NYU’s 2nd Annual Month-Long Energy Reduction Contest, NYUnplugged, Is Underway!


The 2nd Annual residence hall energy reduction challenge, NYUnplugged, is taking place this month as part of New York University s celebration of Earth April 2009. The contest awards a trophy and a party in the dark to the hall that lowers its electricity use by the greatest percentage against a baseline of historical usage.

Contest Encourages Residence Halls to “Switch Off” for the Environment, April 2009

The 2nd Annual residence hall energy reduction challenge, NYUnplugged, is taking place this month as part of New York University’s celebration of “Earth April 2009.” The contest awards a trophy and a “party in the dark” to the hall that lowers its electricity use by the greatest percentage against a baseline of historical usage. Residence hall staff are helping students find new and creative ways to conserve energy, as well as gain a deeper understanding of energy challenges and simple ways to conserve.

In the first week of April, NYUnplugged has already created impressive results, with nearly all residence halls reducing consumption, and overall 4.84% less total energy consumption than the same time last April. Daily results of the challenge are tracked online, and available for viewing at http://www.nyu.edu/sustainability/unplugged

Established through a Sustainability Task Force Green Grant in 2008, “NYUnplugged” was conceived by Adam Brock, then a senior at the Gallatin School of Individualized Study. “I envisioned a competition between residence halls that lowers energy usage and encourages students to engage in their residence hall community through some good-natured competition,” says Brock of the project. The use of NYU’s “smart” energy meters in competing halls allows for up-to-the-minutelive streaming energy-use reports on the “NYUnpPlugged” website.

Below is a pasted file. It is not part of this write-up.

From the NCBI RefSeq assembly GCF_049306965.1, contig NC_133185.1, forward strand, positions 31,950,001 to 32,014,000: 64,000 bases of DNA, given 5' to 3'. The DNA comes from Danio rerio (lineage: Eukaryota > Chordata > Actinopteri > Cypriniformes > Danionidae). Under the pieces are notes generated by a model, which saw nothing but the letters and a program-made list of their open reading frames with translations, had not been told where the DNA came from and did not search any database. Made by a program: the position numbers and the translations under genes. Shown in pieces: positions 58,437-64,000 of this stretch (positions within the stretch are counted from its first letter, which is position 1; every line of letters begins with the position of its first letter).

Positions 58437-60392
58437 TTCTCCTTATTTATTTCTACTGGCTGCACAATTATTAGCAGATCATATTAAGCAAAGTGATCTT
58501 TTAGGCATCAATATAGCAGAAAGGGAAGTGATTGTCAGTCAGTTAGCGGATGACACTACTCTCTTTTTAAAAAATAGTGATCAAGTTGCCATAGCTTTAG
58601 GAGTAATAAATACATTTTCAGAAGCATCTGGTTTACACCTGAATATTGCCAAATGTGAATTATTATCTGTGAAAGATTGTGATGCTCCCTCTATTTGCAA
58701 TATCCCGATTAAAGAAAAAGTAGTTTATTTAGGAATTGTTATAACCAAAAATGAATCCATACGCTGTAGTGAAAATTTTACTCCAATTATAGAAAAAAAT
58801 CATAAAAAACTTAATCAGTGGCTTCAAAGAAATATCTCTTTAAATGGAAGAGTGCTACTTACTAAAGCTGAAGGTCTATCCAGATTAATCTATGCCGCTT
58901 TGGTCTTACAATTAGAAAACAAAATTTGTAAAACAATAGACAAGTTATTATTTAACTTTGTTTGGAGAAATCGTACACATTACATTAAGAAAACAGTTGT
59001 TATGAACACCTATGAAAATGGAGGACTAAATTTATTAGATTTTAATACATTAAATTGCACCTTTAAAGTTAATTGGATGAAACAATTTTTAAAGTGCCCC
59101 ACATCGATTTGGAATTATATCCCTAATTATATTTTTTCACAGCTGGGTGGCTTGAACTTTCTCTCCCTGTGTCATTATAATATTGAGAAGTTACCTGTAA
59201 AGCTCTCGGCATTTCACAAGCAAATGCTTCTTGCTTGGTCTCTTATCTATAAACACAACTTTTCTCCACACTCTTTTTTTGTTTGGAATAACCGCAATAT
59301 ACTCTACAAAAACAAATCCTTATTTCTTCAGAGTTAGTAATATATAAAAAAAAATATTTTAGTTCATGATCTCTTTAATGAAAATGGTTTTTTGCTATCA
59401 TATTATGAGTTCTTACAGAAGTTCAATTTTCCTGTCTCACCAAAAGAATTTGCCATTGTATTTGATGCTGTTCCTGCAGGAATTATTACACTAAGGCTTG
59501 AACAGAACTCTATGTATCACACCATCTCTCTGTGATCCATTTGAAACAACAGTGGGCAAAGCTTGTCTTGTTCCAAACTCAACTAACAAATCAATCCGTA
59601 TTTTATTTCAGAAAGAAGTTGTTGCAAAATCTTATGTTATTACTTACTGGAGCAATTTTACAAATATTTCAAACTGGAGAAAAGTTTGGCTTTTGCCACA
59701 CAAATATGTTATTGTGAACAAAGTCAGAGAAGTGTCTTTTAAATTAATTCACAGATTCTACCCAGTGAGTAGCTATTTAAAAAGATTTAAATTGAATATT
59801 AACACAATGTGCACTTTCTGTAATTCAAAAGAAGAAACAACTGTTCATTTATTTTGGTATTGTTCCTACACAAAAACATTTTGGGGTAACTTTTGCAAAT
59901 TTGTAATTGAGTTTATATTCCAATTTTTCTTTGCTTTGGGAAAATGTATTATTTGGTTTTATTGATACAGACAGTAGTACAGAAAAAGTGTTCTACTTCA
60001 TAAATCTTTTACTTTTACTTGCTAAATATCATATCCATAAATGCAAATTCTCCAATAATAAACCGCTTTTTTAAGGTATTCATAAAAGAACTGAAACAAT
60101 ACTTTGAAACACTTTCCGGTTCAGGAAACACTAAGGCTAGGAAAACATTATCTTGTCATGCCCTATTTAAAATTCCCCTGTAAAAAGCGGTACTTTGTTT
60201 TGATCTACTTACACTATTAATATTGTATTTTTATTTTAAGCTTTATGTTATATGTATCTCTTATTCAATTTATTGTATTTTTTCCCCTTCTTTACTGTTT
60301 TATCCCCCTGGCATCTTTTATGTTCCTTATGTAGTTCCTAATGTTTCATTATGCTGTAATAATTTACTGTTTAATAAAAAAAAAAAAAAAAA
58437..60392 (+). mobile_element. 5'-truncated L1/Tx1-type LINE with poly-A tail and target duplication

“We are very excited to have NYUnplugged running off of live streaming data from each building this year. This makes the results of the competition more poignant and allows participants to more clearly see how they directly impact our energy consumption,” says Sarah Boll, sustainability coordinator.

Boll also points out, however, the limitations of the new technology. “For results, we are dependent on these installed technologies, which like all technologies, have their hiccups. We hope that participants will be patient with us, enjoy the competition, and take away the over-all message that each person can make a difference,” she said.

Though Adam Brock graduated in 2008, the challenge was such an overwhelming success last year that the Sustainability Task Force chose to continue the project. “The ultimate goal,” says Jeremy Friedman, project administrator of the Sustainability Task Force, “is that as students compete to conserve the most energy, they will change their consumption habits and re-train themselves to naturally use and waste less.”

For more information about NYUnplugged 2009, please contact Christopher James at 212.998.6876 or christopher.james@nyu.edu


NYU’s Sustainability Task Force is an advisory body composed of students, faculty, administrators, and staff, charged with developing new policies and practices that improve environmental performance and foster a campus culture of eco-literacy. For more information on the Sustainability Task Force, go to http://www.nyu.edu/sustainability

Press Contact

Christopher James
Christopher James
(212) 998-6876